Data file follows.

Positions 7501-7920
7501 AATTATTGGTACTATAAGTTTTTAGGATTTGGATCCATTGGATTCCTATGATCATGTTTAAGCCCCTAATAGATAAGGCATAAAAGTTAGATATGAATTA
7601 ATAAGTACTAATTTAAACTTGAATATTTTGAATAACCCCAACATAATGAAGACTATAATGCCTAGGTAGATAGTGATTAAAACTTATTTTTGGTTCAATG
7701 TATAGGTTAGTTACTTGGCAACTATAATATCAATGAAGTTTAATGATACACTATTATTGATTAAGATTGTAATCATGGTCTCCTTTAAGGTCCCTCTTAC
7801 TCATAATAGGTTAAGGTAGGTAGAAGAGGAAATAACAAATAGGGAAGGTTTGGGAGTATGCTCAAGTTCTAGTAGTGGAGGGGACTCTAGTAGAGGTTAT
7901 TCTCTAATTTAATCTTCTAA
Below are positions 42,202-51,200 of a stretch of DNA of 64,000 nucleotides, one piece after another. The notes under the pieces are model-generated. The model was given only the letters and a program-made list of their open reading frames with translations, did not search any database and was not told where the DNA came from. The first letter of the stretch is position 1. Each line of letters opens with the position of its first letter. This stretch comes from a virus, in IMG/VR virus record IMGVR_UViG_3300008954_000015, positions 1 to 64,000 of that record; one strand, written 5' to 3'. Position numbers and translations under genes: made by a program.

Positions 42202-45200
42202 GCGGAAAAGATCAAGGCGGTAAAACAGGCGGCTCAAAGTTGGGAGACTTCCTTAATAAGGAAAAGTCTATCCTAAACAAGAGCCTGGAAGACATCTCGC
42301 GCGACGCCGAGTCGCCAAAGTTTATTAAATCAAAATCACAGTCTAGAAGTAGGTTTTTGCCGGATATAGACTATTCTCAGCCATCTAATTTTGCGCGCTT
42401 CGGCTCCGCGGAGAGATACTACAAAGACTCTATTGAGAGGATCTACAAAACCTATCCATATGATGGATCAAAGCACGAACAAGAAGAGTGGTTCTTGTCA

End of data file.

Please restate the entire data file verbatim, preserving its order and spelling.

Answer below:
Positions 7501-7920
7501 AATTATTGGTACTATAAGTTTTTAGGATTTGGATCCATTGGATTCCTATGATCATGTTTAAGCCCCTAATAGATAAGGCATAAAAGTTAGATATGAATTA
7601 ATAAGTACTAATTTAAACTTGAATATTTTGAATAACCCCAACATAATGAAGACTATAATGCCTAGGTAGATAGTGATTAAAACTTATTTTTGGTTCAATG
7701 TATAGGTTAGTTACTTGGCAACTATAATATCAATGAAGTTTAATGATACACTATTATTGATTAAGATTGTAATCATGGTCTCCTTTAAGGTCCCTCTTAC
7801 TCATAATAGGTTAAGGTAGGTAGAAGAGGAAATAACAAATAGGGAAGGTTTGGGAGTATGCTCAAGTTCTAGTAGTGGAGGGGACTCTAGTAGAGGTTAT
7901 TCTCTAATTTAATCTTCTAA
Below are positions 42,202-51,200 of a stretch of DNA of 64,000 nucleotides, one piece after another. The notes under the pieces are model-generated. The model was given only the letters and a program-made list of their open reading frames with translations, did not search any database and was not told where the DNA came from. The first letter of the stretch is position 1. Each line of letters opens with the position of its first letter. This stretch comes from a virus, in IMG/VR virus record IMGVR_UViG_3300008954_000015, positions 1 to 64,000 of that record; one strand, written 5' to 3'. Position numbers and translations under genes: made by a program.

Positions 42202-45200
42202 GCGGAAAAGATCAAGGCGGTAAAACAGGCGGCTCAAAGTTGGGAGACTTCCTTAATAAGGAAAAGTCTATCCTAAACAAGAGCCTGGAAGACATCTCGC
42301 GCGACGCCGAGTCGCCAAAGTTTATTAAATCAAAATCACAGTCTAGAAGTAGGTTTTTGCCGGATATAGACTATTCTCAGCCATCTAATTTTGCGCGCTT
42401 CGGCTCCGCGGAGAGATACTACAAAGACTCTATTGAGAGGATCTACAAAACCTATCCATATGATGGATCAAAGCACGAACAAGAAGAGTGGTTCTTGTCA